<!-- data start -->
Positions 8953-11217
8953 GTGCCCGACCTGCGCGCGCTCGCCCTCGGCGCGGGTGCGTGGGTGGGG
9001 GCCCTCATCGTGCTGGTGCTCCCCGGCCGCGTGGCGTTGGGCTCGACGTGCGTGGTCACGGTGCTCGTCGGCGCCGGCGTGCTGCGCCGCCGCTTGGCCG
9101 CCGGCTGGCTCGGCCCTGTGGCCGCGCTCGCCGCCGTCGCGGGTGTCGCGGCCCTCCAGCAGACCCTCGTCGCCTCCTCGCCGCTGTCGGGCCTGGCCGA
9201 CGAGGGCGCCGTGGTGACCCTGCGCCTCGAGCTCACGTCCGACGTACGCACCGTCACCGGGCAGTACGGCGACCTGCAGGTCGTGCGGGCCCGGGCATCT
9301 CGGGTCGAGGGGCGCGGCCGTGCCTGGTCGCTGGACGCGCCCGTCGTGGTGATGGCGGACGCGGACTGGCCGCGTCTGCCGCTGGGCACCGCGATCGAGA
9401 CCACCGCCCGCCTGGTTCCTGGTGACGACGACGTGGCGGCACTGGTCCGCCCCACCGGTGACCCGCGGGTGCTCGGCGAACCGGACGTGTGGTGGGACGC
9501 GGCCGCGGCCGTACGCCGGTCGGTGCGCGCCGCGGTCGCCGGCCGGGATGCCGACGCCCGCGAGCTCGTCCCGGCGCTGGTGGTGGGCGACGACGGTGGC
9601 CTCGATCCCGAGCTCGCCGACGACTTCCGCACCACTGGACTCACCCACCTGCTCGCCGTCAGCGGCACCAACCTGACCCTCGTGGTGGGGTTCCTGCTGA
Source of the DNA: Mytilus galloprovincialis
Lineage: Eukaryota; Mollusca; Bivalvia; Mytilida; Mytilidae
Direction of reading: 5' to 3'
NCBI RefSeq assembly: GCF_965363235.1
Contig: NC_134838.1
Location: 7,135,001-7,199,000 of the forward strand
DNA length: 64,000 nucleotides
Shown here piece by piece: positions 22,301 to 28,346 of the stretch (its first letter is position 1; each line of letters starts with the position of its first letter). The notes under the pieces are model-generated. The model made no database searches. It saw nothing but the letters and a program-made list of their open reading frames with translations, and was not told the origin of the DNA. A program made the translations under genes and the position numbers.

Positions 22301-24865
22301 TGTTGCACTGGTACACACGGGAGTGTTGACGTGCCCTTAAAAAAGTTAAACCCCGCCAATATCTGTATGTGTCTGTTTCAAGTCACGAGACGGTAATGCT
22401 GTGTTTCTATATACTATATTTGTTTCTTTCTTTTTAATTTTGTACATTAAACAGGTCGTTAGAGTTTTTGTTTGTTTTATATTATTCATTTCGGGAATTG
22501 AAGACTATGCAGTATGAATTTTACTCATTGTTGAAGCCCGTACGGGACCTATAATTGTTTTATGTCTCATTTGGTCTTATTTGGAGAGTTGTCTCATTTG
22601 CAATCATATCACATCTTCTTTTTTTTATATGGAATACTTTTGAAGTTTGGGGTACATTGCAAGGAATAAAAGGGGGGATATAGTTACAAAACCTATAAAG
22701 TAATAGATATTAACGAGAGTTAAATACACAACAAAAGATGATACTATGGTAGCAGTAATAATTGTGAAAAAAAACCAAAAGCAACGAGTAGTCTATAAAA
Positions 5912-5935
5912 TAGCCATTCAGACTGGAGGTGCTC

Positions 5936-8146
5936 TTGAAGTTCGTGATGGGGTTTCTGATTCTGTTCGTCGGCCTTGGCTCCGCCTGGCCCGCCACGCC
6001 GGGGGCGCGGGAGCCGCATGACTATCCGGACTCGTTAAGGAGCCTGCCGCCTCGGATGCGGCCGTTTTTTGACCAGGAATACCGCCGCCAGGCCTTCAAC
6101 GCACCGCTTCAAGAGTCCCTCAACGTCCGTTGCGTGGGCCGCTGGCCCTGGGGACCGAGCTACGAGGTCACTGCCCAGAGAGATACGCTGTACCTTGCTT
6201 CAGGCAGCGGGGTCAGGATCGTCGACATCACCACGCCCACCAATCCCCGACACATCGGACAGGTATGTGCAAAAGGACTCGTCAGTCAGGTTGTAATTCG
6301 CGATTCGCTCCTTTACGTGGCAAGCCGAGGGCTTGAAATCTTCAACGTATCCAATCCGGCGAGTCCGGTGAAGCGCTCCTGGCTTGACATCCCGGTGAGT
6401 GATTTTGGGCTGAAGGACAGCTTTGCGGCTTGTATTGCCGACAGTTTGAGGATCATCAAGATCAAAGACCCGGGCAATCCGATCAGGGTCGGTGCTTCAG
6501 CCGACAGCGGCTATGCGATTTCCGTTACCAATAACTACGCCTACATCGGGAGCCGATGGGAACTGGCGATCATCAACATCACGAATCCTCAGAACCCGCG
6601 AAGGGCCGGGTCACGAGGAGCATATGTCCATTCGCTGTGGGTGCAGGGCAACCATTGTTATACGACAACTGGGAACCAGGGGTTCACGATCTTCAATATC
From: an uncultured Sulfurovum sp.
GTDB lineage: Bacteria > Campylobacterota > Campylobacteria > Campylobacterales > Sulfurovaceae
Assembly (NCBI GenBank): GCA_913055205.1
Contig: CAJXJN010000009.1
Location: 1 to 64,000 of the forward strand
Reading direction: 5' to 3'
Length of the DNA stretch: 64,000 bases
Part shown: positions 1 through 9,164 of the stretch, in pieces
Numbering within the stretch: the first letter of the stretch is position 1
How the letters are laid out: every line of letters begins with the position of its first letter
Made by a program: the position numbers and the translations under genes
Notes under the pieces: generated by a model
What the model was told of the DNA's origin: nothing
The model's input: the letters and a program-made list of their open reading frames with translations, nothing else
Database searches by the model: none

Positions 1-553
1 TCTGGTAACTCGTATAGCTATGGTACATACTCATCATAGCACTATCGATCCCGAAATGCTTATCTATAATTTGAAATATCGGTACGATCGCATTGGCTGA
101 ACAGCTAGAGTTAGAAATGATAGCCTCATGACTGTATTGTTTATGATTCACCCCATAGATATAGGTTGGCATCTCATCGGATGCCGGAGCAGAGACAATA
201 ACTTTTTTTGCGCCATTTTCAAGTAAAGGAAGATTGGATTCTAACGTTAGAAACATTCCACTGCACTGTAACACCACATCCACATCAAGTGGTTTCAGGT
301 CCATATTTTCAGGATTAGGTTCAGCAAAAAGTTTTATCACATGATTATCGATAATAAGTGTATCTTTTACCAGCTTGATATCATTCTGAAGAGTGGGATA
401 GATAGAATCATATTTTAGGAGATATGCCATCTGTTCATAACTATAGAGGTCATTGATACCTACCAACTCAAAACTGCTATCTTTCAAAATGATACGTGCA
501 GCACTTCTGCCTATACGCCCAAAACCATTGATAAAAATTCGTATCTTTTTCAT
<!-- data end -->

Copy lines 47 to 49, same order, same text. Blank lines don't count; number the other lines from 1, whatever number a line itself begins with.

What the model was told of the DNA's origin: nothing
The model's input: the letters and a program-made list of their open reading frames with translations, nothing else
Database searches by the model: none